Ready The Mind
Clearly the physical element of marathon preparation is vital; your body has to be in shape for the big day. But you have to be mentally prepared too so make sure you arrive at the start line in the right frame of mind.
Runners are often at the mercy of their moods. Some days you can wake up and feel invincible and will allow your mind to trail off into thoughts of PBs and ultras, others you begin to seriously doubt whether you can get past the first few miles.
While fatigue, diet, and weather certainly play a part in shaping our mood, the mental approach you bring to the any run often has a big say in how you will perform. Here, we look at a number of ways in which you can mentally prepare for RunLiverpool marathon and how to give yourself that added boost even before toeing the start line.
Leave nothing to chance
Part of the enjoyment of the day will be the surprises you encounter throughout the marathon, be it a quicker than anticipated mile, or the welcome sound of an unknown spectator bellowing out your name. Your preparations, however, from planning your breakfast to confirming transport to the race, should all be put in place in advance. Have all your race essentials, number, kit, jelly babies, ready and waiting the night before. This will allow for a stress free start to the day and more time to concentrate on your performance.
Clear your mind
On race-day, you should have nothing to think about but yourself. This is not to say you shouldn't support and encourage your friends or club mates, but your primary concern should only be you. Try to tie-up any loose ends at work so that your mind isn't bothered by nagging thoughts. To focus on your performance, visualise yourself running and think of the support you have received in the lead up to the race.
Look To Psychology
The four C's of concentration, confidence, control and commitment are a great place to start when introducing people to sport psychology as these concepts reasonate with any level and type of run. In basic terms it is fairly obvious what these four words mean in relation to helping you achieve your potential, but applied more closely to your own situation you will really start to understand what a great effect they can have on your performance.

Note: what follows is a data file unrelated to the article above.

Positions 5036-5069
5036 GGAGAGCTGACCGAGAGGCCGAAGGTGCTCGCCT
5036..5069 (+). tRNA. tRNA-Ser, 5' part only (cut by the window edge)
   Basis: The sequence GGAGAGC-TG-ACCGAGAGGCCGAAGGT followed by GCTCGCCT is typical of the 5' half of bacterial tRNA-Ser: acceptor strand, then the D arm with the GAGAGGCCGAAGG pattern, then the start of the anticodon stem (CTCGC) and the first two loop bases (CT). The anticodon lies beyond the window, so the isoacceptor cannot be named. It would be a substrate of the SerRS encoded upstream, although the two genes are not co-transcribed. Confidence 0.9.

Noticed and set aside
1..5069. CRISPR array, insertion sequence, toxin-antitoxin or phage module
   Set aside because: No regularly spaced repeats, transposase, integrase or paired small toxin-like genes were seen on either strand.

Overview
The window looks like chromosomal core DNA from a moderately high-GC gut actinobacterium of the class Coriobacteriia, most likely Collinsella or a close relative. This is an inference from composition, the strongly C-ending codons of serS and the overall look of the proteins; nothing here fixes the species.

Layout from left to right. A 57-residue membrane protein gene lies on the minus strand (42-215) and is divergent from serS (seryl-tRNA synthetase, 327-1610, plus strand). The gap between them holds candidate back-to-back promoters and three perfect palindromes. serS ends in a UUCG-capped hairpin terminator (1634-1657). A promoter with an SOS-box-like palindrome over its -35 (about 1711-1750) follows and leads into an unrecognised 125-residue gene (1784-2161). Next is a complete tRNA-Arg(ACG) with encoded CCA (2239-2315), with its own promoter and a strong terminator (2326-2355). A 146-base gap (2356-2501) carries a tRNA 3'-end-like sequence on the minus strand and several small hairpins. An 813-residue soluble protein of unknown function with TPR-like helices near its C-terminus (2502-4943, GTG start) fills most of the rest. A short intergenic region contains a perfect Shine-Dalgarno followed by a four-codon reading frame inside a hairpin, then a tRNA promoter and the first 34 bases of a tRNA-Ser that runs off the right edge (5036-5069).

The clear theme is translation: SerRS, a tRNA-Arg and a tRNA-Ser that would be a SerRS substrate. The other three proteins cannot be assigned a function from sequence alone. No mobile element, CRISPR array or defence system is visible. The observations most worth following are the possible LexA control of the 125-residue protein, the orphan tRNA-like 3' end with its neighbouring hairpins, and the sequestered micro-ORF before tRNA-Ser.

It is important to develop the ability to remain focused throughout your run - not forgetting what you want to accomplish from it - be it going the whole distance without walking or achieving a particular time. In order not to lose focus you must have a few tools in your mental tool belt: think about your breathing, your technique, or centre on a fixed point in the course or a runner in front of you. When you notice you are losing focus, return to one of these points and concentrate your mind on it. Staying in the present and not letting your mind drift to irrelevant things can help you achieve your best.
Even with the rapturous support you will receive from vocal Liverpudlians throughout the race, there will be a point at which you will start to feel isolated. Consider the easiest ways you can break it down with the distance in which you have excelled at the most, i.e. if you are an old hand at the 5k, try and think of the marathon as 8 (and a bit) sections, giving the race a sense of familiarity. If you plan how to compartmentalise the race, the task will not seem so mammoth.
Working out a concentration plan for each section of a race is a good way of training your concentration. It might be that you know there's a tough hill on the course and using some visualisation as part of your concentration plan can help. If you find yourself at the bottom of a hill with little energy to tackle it, then try imagining a magnet is pulling you to the top and making your job that bit easier. Using visualisation like this is not only helpful in terms of spurring you on, but it is also a great way of blocking out any distractions around you.
Control the things you can control such as your emotions, preparation, and thinking. You can't control the weather, or other competitors, so don't waste vital mental space on them. Controlling your emotions by recognising what they are telling you can be a starting point. Anxiety before a race is a common experience for runners, but it is not necessarily a negative experience. The butterflies and sweaty palms before a race can be perceived as readiness. That surge of adrenalin as the body prepares to undertake the task at hand can also leave some runners interpreting this as negative. However keeping focused on your race plan, having a mental list of why you're ready for this race and doing some physical relaxation beforehand can alleviate the symptoms of anxiety. Try deep breathing, inhaling down to your belly button, then exhaling and imagining all your worries being blown out in that breath.
Believe in your own abilities - compare yourself with yesterday, not with anyone else, they've had an entirely different journey to you. If you feel that you have not trained enough for the race, reassure yourself that you can still give your best effort on the day. Adopt a philosophy of 'no regrets' and say it to yourself during tough moments in a race.
It is often said that medals and PB's are not won on the day, but in the many days of preparation before a big race. By using the four C's as part of your every day running regime you will realise that this sentiment is spot on.